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Afghani Student, Blinded in NYC Subway Attack, Focus of New Documentary
Nooria Nodrat has certainly faced challenges in her life that would have broken most other human beings. Not only has she emerged stronger, but her capacity and will to help others have fueled a fierce ambition to realize her goals.
Her life in the aftermath of a series of tragedies that began in her native Afghanistan and continued in New York are captured in a new 35-minute documentary, New York Nooria: An American Journey, which will premier at Anthology Film Archives, 32 Second Avenue (at 2nd Street), Manhattan, on Saturday, January 3, 8:45 p.m. Admission is $5.
Nodrat, who is a senior at New York City College of Technology (City Tech) majoring in human services, immigrated to the United States in 1991. Before this, her husband passed away, leaving her with two young children, and she watched in horror as fanatics kidnapped her brother, who is still missing. When she relocated to New York, she was forced to leave her children behind and finally reunited with them four years later.
As if those experiences weren’t enough to bear, Nodrat was robbed of her eyesight in 1997 on a New York City subway platform; a drug-addicted teenage girl repeatedly punched her in the head, inflicting such extensive damage that it was necessary for doctors to remove both of her eyes. In Afghanistan, both her husband and older brother had been blind and Nooria had worked as a proofreader for the Institute of the Blind. Little did she know then how her Braille skills would serve her well in her own struggle.
“When Nooria lost her vision on the subway, she seemingly lost a small piece of the ‘American Dream’ … or did she? That’s what this documentary is about,” says director David Cho. “Through the camera lens, our overarching goal was to capture Nooria and her environment in an unvarnished urban reality. Instead, we got vivid, thematic clarity of such human traits as hope, persistence, community, inspiration and the will to thrive.”
Countless New Yorkers and others read about Nodrat’s courage and determination in a widely published profile that appeared in the local and regional media as she trained to participate in the 2006 New York City Marathon. As in previous years that she competed in this race, she completed the 26.2 mile course. The following year, she was awarded the New York Post/News Corporation’s Liberty Medal for Freedom.
Despite the losses that have beset her, Nodrat has done well in her City Tech studies, making the Dean’s list twice so far, an honor reserved for those with the highest academic achievement. She also found time to contribute to the College and larger community in many ways.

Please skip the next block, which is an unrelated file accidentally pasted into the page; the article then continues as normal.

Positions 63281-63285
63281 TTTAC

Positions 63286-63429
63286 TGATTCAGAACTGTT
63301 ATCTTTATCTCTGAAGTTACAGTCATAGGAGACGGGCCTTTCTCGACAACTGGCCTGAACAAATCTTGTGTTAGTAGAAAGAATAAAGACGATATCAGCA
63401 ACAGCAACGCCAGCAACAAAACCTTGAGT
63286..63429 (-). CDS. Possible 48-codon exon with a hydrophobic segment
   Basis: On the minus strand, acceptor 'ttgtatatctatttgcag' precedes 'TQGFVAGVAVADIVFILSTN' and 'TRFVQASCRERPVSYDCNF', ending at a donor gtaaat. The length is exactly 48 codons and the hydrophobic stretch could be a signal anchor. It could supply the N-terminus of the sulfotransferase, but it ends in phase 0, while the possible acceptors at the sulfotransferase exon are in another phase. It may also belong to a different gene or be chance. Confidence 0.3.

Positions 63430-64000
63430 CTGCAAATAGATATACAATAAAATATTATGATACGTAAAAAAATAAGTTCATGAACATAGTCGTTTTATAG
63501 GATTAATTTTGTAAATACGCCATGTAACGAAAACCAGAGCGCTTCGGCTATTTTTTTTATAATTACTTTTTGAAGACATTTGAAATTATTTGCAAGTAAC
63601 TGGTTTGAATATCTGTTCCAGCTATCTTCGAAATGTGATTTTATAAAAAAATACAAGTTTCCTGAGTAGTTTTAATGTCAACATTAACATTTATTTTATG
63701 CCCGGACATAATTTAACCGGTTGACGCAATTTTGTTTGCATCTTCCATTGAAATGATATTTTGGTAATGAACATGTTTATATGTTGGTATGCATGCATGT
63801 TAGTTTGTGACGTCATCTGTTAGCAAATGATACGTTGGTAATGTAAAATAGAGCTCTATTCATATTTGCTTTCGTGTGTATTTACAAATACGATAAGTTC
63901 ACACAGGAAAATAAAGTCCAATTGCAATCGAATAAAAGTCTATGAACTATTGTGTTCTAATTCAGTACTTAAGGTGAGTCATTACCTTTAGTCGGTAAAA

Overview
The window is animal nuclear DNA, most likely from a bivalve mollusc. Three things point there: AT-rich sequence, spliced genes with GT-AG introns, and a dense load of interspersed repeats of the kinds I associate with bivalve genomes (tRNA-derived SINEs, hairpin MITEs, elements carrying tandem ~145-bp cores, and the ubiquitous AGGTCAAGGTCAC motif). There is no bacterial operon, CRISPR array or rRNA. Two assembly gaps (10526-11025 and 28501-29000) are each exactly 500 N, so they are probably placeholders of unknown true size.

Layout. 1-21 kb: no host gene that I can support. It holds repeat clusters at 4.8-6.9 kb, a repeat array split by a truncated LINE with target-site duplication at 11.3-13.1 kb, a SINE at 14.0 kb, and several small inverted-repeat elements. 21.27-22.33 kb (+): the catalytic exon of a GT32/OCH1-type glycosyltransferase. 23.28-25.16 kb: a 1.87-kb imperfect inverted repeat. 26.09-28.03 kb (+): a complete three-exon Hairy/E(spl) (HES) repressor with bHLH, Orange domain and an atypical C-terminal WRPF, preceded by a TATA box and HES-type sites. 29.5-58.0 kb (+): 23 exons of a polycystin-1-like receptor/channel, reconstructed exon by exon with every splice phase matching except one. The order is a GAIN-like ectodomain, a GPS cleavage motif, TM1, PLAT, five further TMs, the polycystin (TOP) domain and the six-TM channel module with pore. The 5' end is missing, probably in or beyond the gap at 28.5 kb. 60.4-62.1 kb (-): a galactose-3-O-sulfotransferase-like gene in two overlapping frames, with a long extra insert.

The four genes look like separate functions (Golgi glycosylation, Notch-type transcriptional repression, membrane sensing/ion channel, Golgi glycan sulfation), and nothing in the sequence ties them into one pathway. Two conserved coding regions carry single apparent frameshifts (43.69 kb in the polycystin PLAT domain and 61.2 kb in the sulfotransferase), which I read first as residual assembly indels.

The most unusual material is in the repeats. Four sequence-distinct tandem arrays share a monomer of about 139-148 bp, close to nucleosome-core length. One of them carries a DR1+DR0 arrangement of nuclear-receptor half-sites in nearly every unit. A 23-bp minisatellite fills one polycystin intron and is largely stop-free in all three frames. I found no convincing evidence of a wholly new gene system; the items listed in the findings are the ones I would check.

Nooria has received various awards and scholarships in recognition of her activism and academic achievements from the National Federation of the Blind, the American Council of the Blind and the New York City Chapter of the National Federation of the Blind, Recording for the Blind and Dyslexic, among others. In 2006, she received City Tech’s Benjamin H. Namm Scholarship.
While president of the National Federation of the Blind's New York Student Division from 2006 to 2008, Nodrat helped blind high school and college students navigate the higher education system. Her strong knowledge of computers and technologies for the visually impaired proved to be very useful. In addition, she has worked with the heads of the disability offices of 15 area colleges to develop strategies for students with disabilities. She is also an active member of the Women’s Association of New York, volunteers for the Catholic Guild for the Blind and the Jewish Guild for the Blind, and was a volunteer in the Department of Music Therapy at the Queens Center for Progress.
Following graduation, she plans to earn master’s and doctoral degrees from a CUNY college (either The Graduate Center or City College) to prepare for a career as a clinical psychologist. Her son and daughter have done well academically “and have made me exceptionally proud,” she says.
“Nooria is an amazing woman. The hardships she has endured and overcome, plus her capacity for empathy will help her help others,” says City Tech Professor Justine Pawlukewicz, chairperson of the human services department. “We are very proud of her.”
Indeed, Nodrat has ambitious plans to create a foundation to help blind women and especially children in Afghanistan, and to assist other organizations that help women and the disabled here and in her native country.
“Blind women and children in Afghanistan have been suffering for more than three generations,” Nodrat says. “They desperately need the support of humankind and my support as an Afghani individual.”
At the January 3 Anthology Film Archives screening of New York Nooria, Nodrat hopes to collect a $2 donation above the $5 cost of admission to go towards setting up the Nooria Nodrat Afghan Women and Children Foundation.
One has the sense that this purposeful woman, who has overcome what for others would be insurmountable obstacles, will realize her dreams.
Note: Those attending the screening of New York Nooria can arrive at the Anthology Film Archives at 8:30 p.m., for pre-show refreshments provided by videomaker David Cho. The screening will be followed by a new full-length documentary, Dissonance, made by and about a videomaker named Moniere, who as a child emigrated with his family from Afghanistan to Pakistan to Brooklyn.